When Colby mentioned that he broke down the race into milestones, this didn’t surprise me, as I think all, or at least many, people do this in longer races. But how he broke it down caught me off guard. When I asked him, he said that he broke it down into 5-mile increments, but when he went through low points, he broke it down into 1-mile increments. I was surprised by this because the last 40 miles of my first 100-miler, at no point could I comprehend 5 miles or even a single mile, even during my not-so-low times. I had resorted to focusing on literally the next step because anything greater than that seemed too large. When I told him this, I think he was amused, but perhaps it boosted his confidence a bit.
Even though Colby had been awake for well over a day, he was still very mentally alert. He told me how he would do math to figure out certain things, like the number of feet he had left based on the number of miles he had to go and the number of feet in a mile. When I asked him if he’d figured out how many steps he’d taken, he said he had, and he explained to me how he’d come up with that number. As a number-lover myself, I thought this was incredible, but even I don’t do that much math when I run, and surely not that late into a race. My mind doesn’t work like that with so little sleep. I know this because I’ve tried.
I brought my phone along, so I tried to take as many photos as I could. I wanted to help document his race, at least the final loop, for him and his family. I love taking photos, so this was fun for me. I only fell once, and it was when I was goofing around running off the trail trying to catch up after I lagged behind to take some photos. I scraped up both hands and my right shin, and I banged my left knee on a rock; I was initially concerned about my left knee, but I think my joint is actually fine and that I just have a big sensitive-to-touch ugly bruise. No big deal; if I *didn’t* fall on a trail, that would be abnormal.
Since we were the last people on the course, Carmella was taking down the markings. A couple of us were helping her. At one point because I dropped one and Colby, who was a few steps behind me stopped and picked it up and gave it to me. Anyone who has ever done an ultra knows how difficult it is to bend down late in a race. I thanked him but told him not to pick up anything else any of us dropped and that one of the rest of us would get it. All he needed to do was keep moving forward. His response, was, “Oh. Okay.” I smiled, though, as the fact that helping out like that was evidently so second-nature to him that he didn’t consider it would be in his best interest not to do it.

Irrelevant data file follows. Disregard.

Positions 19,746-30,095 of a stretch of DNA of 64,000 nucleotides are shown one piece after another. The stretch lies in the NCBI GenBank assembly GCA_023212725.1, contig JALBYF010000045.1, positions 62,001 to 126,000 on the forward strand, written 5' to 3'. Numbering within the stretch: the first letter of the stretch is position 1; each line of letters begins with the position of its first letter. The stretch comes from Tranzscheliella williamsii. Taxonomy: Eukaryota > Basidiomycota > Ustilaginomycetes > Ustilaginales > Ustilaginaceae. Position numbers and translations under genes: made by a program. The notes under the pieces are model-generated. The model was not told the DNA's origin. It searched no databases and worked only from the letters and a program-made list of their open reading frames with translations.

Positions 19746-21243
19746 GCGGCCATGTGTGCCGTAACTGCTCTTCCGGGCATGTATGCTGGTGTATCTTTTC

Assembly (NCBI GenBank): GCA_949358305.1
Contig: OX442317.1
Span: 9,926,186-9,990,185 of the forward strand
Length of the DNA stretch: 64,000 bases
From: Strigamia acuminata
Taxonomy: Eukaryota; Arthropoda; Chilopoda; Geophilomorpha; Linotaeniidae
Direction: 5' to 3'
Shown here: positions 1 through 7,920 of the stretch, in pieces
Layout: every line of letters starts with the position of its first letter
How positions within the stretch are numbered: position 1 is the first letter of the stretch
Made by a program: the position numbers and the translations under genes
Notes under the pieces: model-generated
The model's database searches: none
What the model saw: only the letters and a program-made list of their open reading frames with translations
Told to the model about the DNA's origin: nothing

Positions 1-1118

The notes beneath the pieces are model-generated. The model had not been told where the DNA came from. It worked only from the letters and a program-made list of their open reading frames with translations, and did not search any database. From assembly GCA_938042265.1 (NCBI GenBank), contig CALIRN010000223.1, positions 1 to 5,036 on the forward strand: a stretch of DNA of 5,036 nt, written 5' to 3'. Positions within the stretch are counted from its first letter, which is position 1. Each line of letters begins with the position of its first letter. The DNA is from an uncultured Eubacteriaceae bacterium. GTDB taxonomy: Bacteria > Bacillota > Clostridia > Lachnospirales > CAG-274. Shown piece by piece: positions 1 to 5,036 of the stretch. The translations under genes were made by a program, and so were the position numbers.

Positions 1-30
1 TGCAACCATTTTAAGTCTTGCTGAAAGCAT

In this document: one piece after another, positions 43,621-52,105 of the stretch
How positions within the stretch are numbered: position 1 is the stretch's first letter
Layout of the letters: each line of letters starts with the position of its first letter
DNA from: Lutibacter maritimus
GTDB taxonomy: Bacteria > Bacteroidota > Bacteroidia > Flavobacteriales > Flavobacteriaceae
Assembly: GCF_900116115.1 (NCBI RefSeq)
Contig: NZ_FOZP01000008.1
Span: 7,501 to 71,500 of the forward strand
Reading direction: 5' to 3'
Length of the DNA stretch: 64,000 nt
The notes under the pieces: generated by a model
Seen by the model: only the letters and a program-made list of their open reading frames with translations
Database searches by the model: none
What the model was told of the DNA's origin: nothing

Colby went through a couple low points during the last loop, but it was nothing major. I think it was beneficial there were so many of us out there to talk to him and encourage him. I will admit, though, that there were points when Brady and Ed looked like they were more worn out than Colby; this amused me. Even when Colby was going through some lows, it made me smile that whenever anyone said anything positive to him, he *always* thanked them. He also thanked anyone who told him to watch his step or anything else cautionary.
When I noticed we were a bit less than a mile from the finish line, I told Colby and he perked up. He said he was glad he had done the race when he’s so young because he would be the youngest (known) trail 100-mile finisher ever. He’s also wise beyond his years, based on some of the other things he said in that final mile. He matter-of-factly told me he had gone through lows but that he knew they would pass so he just kept going. This is something that seems logical in theory, but in the midst of a low, it is hard to see the light at the end of the tunnel because you have no idea if it will last 5 minutes or 10 hours. But somehow, he had come to terms with this and was okay with it. I remember telling him that those lows are one of the things that bring ultrarunners together because every single person who runs an ultra, particularly a long one, will experience them and that few other people will ever understand what it’s like or why it’s worth it to push through to the other side.
Toward the end of the race, when I told Colby that he should enjoy the journey and the moments leading up to getting to the finish line, he smiled. Then he said that he knew he would only have the chance to finish his first 100-miler one time and wanted to enjoy it. The fact he “got it” was fascinating to me. Not only is he 12 years old, but he had been awake over 32 hours at that point, and he was still capable of intelligible thought and speech.
All of us besides Brady and Carmella, who was still removing course markings, ran ahead to the finish area so we could cheer Colby in. About a quarter mile from the finish line, I was sort of surprised to see my friend Giovanni taking photos. I wasn’t totally surprised because Giovanni carries his camera everywhere. But I was surprised because Giovanni had finished the 100-miler just a couple hours earlier but chose to stick around to see Colby. The day prior, I guess there was a point where Giovanni thought of dropping, but he said that if Colby was still going, he would keep going too; Giovanni was one of the other two finishers; the other one was a guy named Rodney who I don’t know. Side story: Giovanni gave all of us a scare earlier in the day. He evidently didn’t sign in at a couple aid stations, so no one knew where he was. When people were sent out to find him, they somehow just missed him. When we started out on the final loop with Colby, we had no idea where Giovanni was (although there were measures underway to find him).